I have lunch. I continue.

As night sets I pick up a heavy iron key. It fits snugly into the lock. The key turns easily. The door slides open. I step through to the other side.

An old man is sitting on a bench. He stands as I step through the door. A look of curiosity comes over his face.

“How did you know which key to use?”

“I didn’t know which key to use. I just started trying keys. One at a time. If it didn’t work, I put it on another pile. Eventually one key worked.”

My biggest concern when taking a decision was “what if I look stupid?” “what if I do this wrong?”.

To open the door, the only way was to try keys. I failed to open the door hundreds of times in order to succeed in opening the door. The cynics would have loved that. They would have sat there watching and cheering as I failed again and again. They would have said “sit with us. Why are you doing this? You will never open the door.”

4 Lessons Learnt on Entrepreneurship (plus 1 for life)

  1. You have to sell.  Yes, you.  You have to sell. You have to get good at it. (7 steps of the sales process, how to pitch a brilliant idea)
  2. You need lots of help.  More than you can imagine. You need to learn to ask for it. (Ask better questions, 17 habits for a fulfilling life #13)
  3. Incremental Improvements always win. (Deliberate PracticeLean startup philosophy, Eat that frog)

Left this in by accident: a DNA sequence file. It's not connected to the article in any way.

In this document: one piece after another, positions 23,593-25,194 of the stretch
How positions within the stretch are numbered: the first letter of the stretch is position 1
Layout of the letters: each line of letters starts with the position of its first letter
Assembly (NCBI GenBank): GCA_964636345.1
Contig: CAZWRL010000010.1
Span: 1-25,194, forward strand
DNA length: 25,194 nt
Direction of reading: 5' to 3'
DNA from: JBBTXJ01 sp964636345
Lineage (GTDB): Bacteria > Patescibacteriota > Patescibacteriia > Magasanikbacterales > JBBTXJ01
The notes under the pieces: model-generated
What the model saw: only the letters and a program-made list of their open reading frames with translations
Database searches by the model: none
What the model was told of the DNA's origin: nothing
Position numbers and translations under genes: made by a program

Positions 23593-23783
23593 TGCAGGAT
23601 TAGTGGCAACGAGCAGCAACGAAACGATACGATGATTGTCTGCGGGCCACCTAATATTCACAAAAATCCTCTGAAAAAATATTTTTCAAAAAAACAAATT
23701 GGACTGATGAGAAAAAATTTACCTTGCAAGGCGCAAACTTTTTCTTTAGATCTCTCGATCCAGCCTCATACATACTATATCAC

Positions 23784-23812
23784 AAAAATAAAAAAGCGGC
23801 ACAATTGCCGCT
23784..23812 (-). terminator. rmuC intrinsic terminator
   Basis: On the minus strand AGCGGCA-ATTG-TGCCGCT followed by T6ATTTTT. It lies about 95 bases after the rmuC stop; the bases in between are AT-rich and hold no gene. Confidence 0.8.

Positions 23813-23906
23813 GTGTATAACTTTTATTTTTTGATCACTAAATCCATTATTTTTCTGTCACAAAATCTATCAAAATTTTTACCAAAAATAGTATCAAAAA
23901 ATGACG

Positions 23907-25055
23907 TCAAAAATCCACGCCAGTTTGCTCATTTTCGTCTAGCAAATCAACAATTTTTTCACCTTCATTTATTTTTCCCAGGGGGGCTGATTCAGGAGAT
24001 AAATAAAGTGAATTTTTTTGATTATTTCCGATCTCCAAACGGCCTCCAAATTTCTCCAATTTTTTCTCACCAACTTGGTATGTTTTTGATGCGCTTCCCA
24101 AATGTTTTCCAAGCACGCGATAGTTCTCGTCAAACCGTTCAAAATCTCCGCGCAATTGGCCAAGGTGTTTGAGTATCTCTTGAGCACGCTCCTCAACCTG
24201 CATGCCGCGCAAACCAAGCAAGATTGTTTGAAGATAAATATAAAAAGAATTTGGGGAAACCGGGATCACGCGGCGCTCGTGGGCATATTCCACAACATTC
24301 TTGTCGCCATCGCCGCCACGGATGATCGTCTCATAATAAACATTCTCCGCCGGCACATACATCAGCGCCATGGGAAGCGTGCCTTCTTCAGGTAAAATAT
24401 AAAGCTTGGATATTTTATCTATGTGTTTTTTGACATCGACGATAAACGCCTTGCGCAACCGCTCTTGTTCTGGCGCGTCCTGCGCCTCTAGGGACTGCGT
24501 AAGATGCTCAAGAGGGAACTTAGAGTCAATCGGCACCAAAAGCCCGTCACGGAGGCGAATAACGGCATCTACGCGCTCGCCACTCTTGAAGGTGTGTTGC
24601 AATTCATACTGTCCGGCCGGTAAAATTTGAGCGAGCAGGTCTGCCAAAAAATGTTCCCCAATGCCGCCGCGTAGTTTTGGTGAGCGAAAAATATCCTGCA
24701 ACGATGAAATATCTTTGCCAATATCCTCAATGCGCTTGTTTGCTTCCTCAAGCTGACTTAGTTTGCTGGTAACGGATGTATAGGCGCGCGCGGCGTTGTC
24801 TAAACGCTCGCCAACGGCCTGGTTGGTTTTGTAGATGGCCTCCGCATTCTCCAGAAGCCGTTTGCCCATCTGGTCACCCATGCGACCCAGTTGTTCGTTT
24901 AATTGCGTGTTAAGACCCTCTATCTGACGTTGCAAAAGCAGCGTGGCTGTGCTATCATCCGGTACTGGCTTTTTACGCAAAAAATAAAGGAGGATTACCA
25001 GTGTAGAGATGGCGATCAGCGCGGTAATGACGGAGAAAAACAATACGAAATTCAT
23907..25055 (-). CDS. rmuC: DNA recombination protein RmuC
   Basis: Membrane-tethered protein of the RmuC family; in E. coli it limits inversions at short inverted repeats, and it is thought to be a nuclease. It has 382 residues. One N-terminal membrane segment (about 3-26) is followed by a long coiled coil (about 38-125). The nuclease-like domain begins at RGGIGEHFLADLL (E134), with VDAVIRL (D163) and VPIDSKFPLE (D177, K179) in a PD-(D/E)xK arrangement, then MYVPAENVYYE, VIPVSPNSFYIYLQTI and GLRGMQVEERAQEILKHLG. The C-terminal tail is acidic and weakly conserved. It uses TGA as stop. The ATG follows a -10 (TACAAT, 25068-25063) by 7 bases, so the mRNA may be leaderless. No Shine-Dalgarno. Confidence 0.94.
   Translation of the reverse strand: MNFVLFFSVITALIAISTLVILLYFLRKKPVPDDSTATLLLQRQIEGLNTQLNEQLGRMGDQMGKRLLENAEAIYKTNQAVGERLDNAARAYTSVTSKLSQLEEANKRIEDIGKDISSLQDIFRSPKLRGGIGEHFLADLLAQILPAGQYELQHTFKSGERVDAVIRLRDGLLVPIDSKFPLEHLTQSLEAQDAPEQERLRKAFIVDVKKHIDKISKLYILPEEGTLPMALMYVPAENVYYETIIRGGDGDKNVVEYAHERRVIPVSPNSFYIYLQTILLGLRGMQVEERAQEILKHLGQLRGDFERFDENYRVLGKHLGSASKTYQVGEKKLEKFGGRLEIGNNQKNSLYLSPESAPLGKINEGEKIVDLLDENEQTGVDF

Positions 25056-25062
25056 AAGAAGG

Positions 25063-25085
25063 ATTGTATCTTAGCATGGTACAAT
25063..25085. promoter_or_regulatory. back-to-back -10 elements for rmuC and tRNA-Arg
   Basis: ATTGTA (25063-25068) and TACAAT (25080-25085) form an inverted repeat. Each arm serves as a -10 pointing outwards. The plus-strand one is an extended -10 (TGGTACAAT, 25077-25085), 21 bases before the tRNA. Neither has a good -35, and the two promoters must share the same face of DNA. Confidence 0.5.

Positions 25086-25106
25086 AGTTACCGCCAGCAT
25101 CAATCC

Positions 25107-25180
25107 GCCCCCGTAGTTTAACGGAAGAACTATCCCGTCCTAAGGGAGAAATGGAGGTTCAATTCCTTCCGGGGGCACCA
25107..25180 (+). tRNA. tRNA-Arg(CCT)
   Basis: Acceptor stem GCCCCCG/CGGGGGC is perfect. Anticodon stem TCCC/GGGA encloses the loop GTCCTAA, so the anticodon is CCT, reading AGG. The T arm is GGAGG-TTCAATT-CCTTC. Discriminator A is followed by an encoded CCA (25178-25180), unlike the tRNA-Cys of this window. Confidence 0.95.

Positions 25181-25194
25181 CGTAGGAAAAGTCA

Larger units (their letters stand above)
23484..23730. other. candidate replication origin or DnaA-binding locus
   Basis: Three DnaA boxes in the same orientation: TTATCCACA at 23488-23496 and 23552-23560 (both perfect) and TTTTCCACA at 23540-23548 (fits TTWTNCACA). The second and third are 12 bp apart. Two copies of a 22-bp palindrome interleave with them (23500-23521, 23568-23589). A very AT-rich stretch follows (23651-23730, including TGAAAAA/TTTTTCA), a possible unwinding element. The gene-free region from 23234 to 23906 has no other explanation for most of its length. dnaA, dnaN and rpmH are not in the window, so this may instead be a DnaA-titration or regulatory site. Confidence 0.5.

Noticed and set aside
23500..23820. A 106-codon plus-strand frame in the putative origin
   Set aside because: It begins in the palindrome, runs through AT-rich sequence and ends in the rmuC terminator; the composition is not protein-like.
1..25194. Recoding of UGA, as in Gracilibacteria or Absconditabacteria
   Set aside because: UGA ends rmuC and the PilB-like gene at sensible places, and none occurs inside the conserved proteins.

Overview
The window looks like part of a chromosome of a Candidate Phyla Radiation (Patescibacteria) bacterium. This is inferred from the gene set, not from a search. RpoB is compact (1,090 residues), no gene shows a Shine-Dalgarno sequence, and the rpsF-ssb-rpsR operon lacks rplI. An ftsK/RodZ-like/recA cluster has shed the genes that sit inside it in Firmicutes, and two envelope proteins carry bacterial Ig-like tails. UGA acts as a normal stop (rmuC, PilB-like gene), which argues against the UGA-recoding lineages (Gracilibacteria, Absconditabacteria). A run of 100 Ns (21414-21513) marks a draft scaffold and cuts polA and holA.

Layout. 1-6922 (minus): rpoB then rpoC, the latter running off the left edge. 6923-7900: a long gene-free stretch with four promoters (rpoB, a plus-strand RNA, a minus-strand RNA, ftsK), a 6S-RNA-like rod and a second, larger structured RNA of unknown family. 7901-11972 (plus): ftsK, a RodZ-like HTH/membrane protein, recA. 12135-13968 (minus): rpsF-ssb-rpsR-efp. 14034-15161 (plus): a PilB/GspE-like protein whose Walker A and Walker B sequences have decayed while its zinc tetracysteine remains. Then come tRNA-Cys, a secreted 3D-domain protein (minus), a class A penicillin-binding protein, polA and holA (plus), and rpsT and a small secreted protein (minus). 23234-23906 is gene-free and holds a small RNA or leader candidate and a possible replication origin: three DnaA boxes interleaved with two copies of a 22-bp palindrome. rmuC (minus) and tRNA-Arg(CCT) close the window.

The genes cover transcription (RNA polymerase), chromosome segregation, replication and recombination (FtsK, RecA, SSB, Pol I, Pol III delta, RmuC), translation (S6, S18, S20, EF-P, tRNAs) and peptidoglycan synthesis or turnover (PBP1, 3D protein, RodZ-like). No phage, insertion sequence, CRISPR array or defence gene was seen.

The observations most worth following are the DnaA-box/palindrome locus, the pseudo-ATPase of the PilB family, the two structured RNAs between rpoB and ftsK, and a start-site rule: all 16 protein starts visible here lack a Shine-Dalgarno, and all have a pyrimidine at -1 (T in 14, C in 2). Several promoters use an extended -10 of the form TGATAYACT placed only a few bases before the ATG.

4. Learn to Motivate yourself.  Self-Discipline first. (The Magnet and The Hammer – tool 3, Who would Warren Buffett bet on?, Writing to Reflect)
  5. Listen. Not just to the words.  To the emotions of the other.  To the real reasons underlying her position.  To the hidden messages in their communication.  To yourself. To how you feel.  To your unconscious.  It is a very very clever beast.  It just doesn’t do directness very well.

The New Laziness

Busy-ness (on the Wrong Things) is the new Laziness

“What’s the best thing you could be working on, and why aren’t you?”

Paul Graham

Richard Hamming suggests that you ask yourself three questions:

  1. What are the most important problems in your field?
  2. Are you working on one of them?
  3. Why not?

Paul Graham suggests that you can summarize these three questions into “What’s the best thing you could be working on, and why aren’t you?

Seth Godin says that there is a new laziness.

Years ago, laziness was about shirking from physical labour. Avoiding chores.

The New Laziness